The most important one is making sure that the phone you're buying for someone will work with their wireless carrier of choice. Wireless providers use different technology that can prevent phones from working across competitors' networks. The last thing you want to do is buy a phone that only works on Verizon Wireless for someone who's entrenched in T-Mobile.

Either ask the gift recipient which wireless carrier they use or consider buying an unlocked phone. Many phone-makers offer an unlocked version that will work on almost all wireless carriers. Just know that not every carrier feature might work, like Wi-Fi calling, which is tuned to specific networks. In a nutshell, know your audience. 

Keep your receipt handy, and make sure to tell your recipient that there are no hard feelings if they ultimately want to return or exchange the phone. This gift is all about the gesture.

 Pixel 5

There are plenty of unlocked phones for you to pick from. 

Juan Garzon / CNET

Watch for privacy red flags

Some products have privacy and security implications. Even if you're OK with having an Amazon Echo and its always-on microphone in your home, your giftee might not be as comfortable with the idea. And even though you may feel that Aunt Mary desperately needs to join the 21st century with an Echo Show 8, keep her comfort level in mind. 

We store a lot of information on our phones and gadgets. Private information such as banking info, frequently visited locations, our current location, photos and conversations are all things we blindly trust our devices with. 

At the least, you should take note of companies such as Meta (the new name for Facebook ) or Amazon, which are constantly surrounded by privacy questions and concerns, if you're considering buying a next-gen Portal Plus or the latest Ring Video Doorbell 4 as a gift. 

If you're looking at a product from a company you've never heard of, or even for companies you have, a quick Google search is in order. Looking up "Meta/Facebook privacy issues," for example, should surface any potential issues.


For someone who's uneasy with Facebook's privacy practices, the Portal may not be a good idea. 

Tyler Lizenby/CNET

Look into how long a company will support its product 

Routine software updates are an important part of owning a tech product. Not only do updates make a product better over time but they can fix and improve the security of a device. 

As such, it's important to have confidence that companies are going to continue to support a device through updates, especially when security issues are discovered (as they often are). 

If you're shopping for a phone, Apple's iPhone and Google's Pixel lineup receive consistent and timely updates. Outside of Google's own phones, Samsung has a good track record for consistent updates to its Android phones, as do the OnePlus phones.

Software updates for smart speakers and streaming devices such as a Chromecast or Apple TV are handled in the background, without you ever knowing. That's ideal for those who aren't all that tech-savvy.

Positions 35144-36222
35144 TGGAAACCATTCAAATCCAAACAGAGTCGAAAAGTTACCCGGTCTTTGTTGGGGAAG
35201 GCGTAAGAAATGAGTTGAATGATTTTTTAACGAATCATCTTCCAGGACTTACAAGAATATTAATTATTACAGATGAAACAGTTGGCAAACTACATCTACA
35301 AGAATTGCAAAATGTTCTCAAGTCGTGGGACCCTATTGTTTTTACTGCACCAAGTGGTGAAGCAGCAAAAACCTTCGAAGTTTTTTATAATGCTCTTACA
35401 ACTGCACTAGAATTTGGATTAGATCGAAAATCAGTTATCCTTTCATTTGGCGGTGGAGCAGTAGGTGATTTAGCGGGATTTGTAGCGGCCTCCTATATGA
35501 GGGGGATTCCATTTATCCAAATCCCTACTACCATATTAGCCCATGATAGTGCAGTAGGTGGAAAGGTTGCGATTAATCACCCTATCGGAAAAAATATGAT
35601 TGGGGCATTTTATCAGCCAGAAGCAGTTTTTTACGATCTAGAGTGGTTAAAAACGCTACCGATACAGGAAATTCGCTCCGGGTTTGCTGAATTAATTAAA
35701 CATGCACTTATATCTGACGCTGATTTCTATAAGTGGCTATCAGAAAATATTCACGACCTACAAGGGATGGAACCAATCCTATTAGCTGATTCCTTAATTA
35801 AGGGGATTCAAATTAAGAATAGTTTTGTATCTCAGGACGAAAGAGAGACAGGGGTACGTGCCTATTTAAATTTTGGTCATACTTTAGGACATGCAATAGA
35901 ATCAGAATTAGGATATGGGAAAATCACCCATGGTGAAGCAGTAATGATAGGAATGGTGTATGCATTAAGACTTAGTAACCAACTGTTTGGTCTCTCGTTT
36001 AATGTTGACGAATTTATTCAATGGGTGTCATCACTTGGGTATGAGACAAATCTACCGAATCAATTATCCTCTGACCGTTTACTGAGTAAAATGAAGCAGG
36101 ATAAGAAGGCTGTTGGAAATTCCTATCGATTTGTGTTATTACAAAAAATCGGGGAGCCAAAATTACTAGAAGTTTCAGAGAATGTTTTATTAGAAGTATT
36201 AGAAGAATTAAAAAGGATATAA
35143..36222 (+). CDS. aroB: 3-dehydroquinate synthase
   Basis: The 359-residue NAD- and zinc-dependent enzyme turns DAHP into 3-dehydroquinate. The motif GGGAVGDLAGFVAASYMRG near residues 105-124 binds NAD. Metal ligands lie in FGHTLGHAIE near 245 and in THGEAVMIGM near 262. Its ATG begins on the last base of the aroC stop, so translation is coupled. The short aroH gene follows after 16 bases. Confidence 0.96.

It's a good idea to look into how long a company promises to support a product with software updates after its release. 

Lastly, there are bound to be many great deals and promotions this shopping season, especially around Black Friday. Don't be swayed by a deal on a product that seems too good to be true. If the product is discontinued (or soon-to-be), your gift could end up becoming an expensive paperweight. Again, Google is your friend when it comes to learning more about a product and its future. 


Meta (formerly Facebook) discontinued the Oculus Rift S in 2021.

John Kim/CNET

Read multiple reviews

Even if you're handed a list with a specific gadget gift idea, do your own research by reading reviews of the product. Read more than one review and look for similarities in compliments and issues. 

For example, the Nintendo Switch comes in three versions: the original ($300), OLED ($350) and Lite ($200). If you're opting for the Lite -- the least expensive version -- you should know that it doesn't come with Joy-Con controllers, not all games are compatible with it and it doesn't feature TV or tabletop mode. And while you could swing for the fences with the OLED model (which comes with a 7-inch touchscreen, 64GB of storage and a built-in wired LAN port), the original still packs a punch and comes with many of the features the Lite is missing. 

Reviews can help you make a more informed decision.


Reviews are an important part of researching new products. 

Scott Stein/CNET

The same can be said for products that were released earlier in the year and are likely to be upgraded and replaced shortly after the holidays. Take some time, do your research and make an educated choice. 

Still not sure where to start? Here are the best phones of 2021, along with our 2021 gift guide that includes items for different budgets, and gifts for different kinds of people, such as Star Wars fans. You can also check out our favorite selections for popular products like smart speakers, tablets and laptops